Helping Hank Williams and being a 'Believer'

LOST RECORDINGS: Hank Williams in 1951. LOST RECORDINGS PRODUCED BY OMNIVORE: Hank Williams in 1951.

REGARDING HENRY: When she's not applying her literary training to Jane Austen or to the pages of Ms. magazine or assisting students at the Center for Writing and Public Discourse, Center Director and Literature Professor Audrey Bilger devotes her energies to another important area of contemporary arts and culture:  restoration and preservation.

The recent release and Grammy nomination (for best historical recording) of Hank Williams' The Garden Spot Programs, 1950 (Omnivore Recordings) was made possible by a wide variety of specialists, including Bilger.

The album provides listeners with a rare chance to listen to the country legend's performances and banter as part of a radio program sponsored by a Texas nursery (hence the recording's title). Williams' work on this record belongs to the transition period when radio broadcasts shifted from live-music shows to disc jockey programs.

Williams and a Nashville band made a recording that simulated a live show … and disc transcriptions of this show were then shipped off to radio stations around the country. The discovery of these discs led to the Omnivore production, which required audio restoration expertise from Michael Graves along with liner notes by Williams biographer and co-producer Colin Escott that place the recordings within the larger context of Williams' overall career. Bilger worked with Escott and edited his notes.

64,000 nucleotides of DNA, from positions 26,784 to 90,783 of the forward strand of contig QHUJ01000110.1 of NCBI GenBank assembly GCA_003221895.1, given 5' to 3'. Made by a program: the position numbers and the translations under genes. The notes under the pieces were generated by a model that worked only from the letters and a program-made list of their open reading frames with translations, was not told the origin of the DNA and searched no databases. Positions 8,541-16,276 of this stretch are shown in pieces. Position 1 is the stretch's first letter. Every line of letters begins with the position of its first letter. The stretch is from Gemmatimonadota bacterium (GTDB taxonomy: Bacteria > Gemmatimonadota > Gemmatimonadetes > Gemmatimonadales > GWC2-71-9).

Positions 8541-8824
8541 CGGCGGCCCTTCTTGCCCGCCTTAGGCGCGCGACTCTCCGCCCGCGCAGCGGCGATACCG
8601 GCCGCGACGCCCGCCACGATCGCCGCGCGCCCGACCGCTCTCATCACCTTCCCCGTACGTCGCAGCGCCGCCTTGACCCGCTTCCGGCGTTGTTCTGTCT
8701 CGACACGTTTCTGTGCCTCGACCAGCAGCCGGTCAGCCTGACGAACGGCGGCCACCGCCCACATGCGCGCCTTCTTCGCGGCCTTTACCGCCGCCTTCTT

This is hardly the first time that Bilger has worked on music-related materials—she's lent her expertise to the texts accompanying releases by a variety of bands and artists, including Wilco, Big Star, and Dave Van Ronk. Her long, accomplished list of editorial work is included in the industry publication All Music Guide and can also be found at AllMusic.

Bilger's work with Omnivore also happens to be a family affair -- Founded by Bilger's spouse Cheryl Pawelski (who also co-produced the Williams album with Escott), Omnivore received its name from Bilger, who felt it ideally reflected the record label's wide-ranging interests and appeal.

To learn more about the Williams' recording, read a press announcement about the project at  the Omnivore website.

*** rankine book cover A CMCer WHO'S A BELIEVER: In light of racial turmoil across the country, The Believer's new online interview with acclaimed author Claudia Rankine couldn't be more timely. Her latest book, Citizen: An American Lyric, has been hailed by critics and authors as an evocative—and provocative—meditation on the critical issue of race.  Her interviewer also happens to be CMC senior Ratik Asokan, who interned with McSweeney's magazine last summer and who continues to serve as a contributor to the hip, cutting-edge literary publication even as he juggles a full schedule and a double major that combines Literature with Environment, Economics, and Politics (EEP).

What also helped Asokan to produce this interview?  The fact that Rankine is right across the street — at Pomona College, where she's a professor in their English Department. Asokan's other Believer interviews include conversations with novelists Vikram Chandra and David Bezmogis.

Visit here to read his complete interview with Rankine.

 

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